In the beginning, the sidewalks were bare and gray, the cardboard boxes were stacked neatly on the grass and the bottles of Diet Coke and Mentos were carefully kept apart.

But the stillness didn’t last long as families and children wandered through the booths and games at the Thanksgiving Point Mini Maker Faire on Saturday.

The event featured all sorts of interactive exhibits from spinning wool and stuffing cloth dolls to soldering wires and controlling robotics to creating soda geysers and launching bottle rockets.

Near the cardboard extravaganza, Shelly Robertson watched as her 4-year-old daughter, Hazel, picked meticulously through pieces of cardboard and her 7-year-old son, Harvey, crawled through tunnels made with mismatched boxes.

Since she earned a degree in civil engineering, Robertson explained she tries to encourage her kids to build things and make their own creations at their home in Pleasant Grove.

“I’m trying to expose them to STEM things,” she said. Referring to the fields of science, technology, engineering and math. “It’s fun to come to things like this where you find really unique and interesting ideas you don’t always get exposed to at school.”

On the other side of the park, creators set up booths and tables under a pavilion where kids could build their own Lego derby cars, tinker with Perler beads or gawk at elaborate costumes and cosplay.

Tamsin, 9, and Eliza Taylor, 6, from Lehi, giggled and grinned as they spent more than an hour racing slot cars around an electric track.

“I love all things STEM,” their father, Karl Taylor said. “My kids have shown an interest in those things, and I’m not going to try and railroad them but if I can encourage them, I’m not going to stop that.”

His wife, Megan Taylor, agreed and laughed when she discovered their youngest daughter brought her pink calculator to the event inside the pocket of her overalls.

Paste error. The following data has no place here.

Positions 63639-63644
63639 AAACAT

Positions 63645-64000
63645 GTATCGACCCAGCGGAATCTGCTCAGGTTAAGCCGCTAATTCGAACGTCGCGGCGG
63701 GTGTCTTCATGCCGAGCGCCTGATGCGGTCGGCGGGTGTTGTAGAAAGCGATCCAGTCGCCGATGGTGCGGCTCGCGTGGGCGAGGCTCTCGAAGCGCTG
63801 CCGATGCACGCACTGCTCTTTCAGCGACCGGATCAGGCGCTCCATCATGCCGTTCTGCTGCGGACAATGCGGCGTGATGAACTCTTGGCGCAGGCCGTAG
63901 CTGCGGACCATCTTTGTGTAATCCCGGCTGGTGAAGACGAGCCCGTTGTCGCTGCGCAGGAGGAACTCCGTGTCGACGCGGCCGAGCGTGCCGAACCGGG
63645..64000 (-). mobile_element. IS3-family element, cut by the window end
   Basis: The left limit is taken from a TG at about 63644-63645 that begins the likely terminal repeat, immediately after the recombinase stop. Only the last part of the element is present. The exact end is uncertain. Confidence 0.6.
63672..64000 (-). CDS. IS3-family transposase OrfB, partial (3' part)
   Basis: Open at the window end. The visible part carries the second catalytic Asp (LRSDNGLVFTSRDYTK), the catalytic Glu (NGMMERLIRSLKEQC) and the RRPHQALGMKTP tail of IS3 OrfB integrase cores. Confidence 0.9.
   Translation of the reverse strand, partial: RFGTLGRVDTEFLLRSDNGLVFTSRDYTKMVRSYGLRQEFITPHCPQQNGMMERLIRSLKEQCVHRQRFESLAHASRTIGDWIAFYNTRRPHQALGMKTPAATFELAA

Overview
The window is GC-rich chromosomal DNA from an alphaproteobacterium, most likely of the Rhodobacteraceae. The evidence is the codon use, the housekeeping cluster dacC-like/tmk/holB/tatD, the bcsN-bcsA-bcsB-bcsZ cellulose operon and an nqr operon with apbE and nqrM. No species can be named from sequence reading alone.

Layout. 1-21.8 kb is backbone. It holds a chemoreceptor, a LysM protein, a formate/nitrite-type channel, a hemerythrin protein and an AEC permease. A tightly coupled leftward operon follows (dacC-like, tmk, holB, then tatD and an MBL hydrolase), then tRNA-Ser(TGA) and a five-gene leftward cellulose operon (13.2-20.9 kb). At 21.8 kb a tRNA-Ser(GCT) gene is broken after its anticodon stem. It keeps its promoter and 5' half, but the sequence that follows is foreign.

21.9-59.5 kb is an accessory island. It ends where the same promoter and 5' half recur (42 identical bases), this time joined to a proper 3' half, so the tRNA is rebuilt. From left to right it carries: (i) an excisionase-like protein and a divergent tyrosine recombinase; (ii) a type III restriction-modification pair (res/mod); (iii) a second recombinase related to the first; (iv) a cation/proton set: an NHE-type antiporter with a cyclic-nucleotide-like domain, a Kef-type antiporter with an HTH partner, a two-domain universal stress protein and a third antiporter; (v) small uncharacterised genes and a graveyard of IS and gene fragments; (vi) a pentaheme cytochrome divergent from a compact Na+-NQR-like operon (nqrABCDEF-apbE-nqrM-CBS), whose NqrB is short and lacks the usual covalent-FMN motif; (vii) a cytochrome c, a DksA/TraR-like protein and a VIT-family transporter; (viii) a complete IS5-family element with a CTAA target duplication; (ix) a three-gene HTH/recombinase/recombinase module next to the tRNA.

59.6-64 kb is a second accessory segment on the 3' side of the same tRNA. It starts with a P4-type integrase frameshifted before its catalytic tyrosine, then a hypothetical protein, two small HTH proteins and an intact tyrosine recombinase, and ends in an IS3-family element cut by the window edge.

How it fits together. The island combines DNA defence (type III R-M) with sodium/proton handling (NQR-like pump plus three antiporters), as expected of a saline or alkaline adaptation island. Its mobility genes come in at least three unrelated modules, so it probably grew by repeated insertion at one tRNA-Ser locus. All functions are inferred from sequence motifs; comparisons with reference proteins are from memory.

“I would love for my kids to learn how to do all these things. If I could’ve been a kid now,” Karl Taylor said, trailing off with a smile.

The purpose of the event is to give people an opportunity to create, said Katie Zackrison, the signature experience manager at Thanksgiving Point.

This year is the second annual event and she carefully situated each vendor or display across the park to give each maker space to create and diminish any crowding.

“It has been so much fun to see,” Zackrison said. “Being at a place like this where you can see people and do it yourself and see what other people have done and think, ‘I could do that.’”

Volunteers at the Salt Lake City nonprofit Bags to Beds helped kids weave plastic bags together in order to make mats to distribute to homeless individuals in Salt Lake County.

Emily Voll said event organizers reached out to her and the other volunteers and invited them to present at the Mini Maker Faire.

“It’s really cool to see all the creativity at this fair,” she said. “We’ve connected with a lot of different people and walking around and seeing the little things being done has been awesome.”

Nearby, Gregor Grenier and his two daughters, 6-year-old Kaya and 2-year-old Halle, patiently soldered a battery together with a small light. Their family had fun at the event last year and decided to come again.

“For them, it’s seeing all the different little stuff. They like to touch things and see different things. For me, it’s fun to see the creativity,” Grenier said. “I think it shows that STEM is really important because we don’t get anywhere without building and trying and experimenting.”

Ashley Stilson covers crime, courts and breaking news for the Daily Herald. She can be reached at 801-344-2556 or

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